Partner with Coughlin and Gerhart, Kristen Luce explains including your pets as part of your estate plan.
How can I provide for my pets as part of my estate plan?
Pet owners sometimes need to have some very thoughtful planning done, not only for death of a pet owner, but also for incapacity of a pet owner.
What specific actions should a pet owner consider?
A pet owner should think about what person or entity would provide quality care to their pets, in the event the owner cannot. A pet owner should also think about how that care would be funded. Sometimes pet owners in their Wills would leave their pets (pets are personal property) and a sum of money to a particular entity or person for the care of their pet. Other times, we use more formal arrangements in the form of a pet trust.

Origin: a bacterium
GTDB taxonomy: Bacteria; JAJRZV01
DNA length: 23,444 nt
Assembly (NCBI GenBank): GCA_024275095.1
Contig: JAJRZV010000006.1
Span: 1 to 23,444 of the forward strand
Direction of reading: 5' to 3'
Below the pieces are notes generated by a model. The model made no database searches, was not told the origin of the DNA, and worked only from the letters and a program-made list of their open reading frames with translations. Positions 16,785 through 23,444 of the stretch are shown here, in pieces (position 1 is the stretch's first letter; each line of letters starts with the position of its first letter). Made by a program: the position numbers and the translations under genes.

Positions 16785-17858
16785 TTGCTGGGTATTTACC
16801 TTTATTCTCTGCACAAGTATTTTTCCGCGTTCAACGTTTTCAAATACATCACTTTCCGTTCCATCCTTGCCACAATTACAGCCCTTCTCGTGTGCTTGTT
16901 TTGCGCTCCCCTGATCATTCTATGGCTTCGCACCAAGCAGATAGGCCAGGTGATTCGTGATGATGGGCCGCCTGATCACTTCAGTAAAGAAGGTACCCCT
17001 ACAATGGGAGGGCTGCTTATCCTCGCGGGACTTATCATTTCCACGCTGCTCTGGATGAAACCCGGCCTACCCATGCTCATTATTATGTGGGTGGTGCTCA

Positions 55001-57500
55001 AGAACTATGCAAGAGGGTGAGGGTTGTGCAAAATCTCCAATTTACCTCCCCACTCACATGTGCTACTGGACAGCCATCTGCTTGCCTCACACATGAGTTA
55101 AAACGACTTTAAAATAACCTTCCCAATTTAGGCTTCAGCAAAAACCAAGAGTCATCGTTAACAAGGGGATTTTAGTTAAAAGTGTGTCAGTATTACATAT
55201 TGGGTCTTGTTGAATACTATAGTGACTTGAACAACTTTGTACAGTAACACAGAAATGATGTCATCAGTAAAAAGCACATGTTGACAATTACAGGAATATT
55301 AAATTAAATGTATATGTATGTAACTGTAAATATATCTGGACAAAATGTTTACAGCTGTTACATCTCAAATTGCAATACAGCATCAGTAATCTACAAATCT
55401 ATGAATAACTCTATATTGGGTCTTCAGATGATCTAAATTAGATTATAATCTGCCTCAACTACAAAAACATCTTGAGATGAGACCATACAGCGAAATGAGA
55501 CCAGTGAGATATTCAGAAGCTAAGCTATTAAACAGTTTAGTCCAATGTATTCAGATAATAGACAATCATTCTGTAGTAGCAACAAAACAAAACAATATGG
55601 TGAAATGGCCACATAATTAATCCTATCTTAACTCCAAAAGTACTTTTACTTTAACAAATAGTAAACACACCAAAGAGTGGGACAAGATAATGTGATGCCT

What is a pet trust?
A pet trust sets up a sum of money to be used towards the care of an animal or animals, by a trustee, who has an obligation to manage and protect the money. Pet trusts often have a unique feature in that a lot of them also name another party to ensure that the trustee is using the trust fund, properly on the animal. Pets, unlike people, obviously do not have the ability to commence a court action if the trust fund is not being properly managed or used, so this third party has the ability to act in that capacity.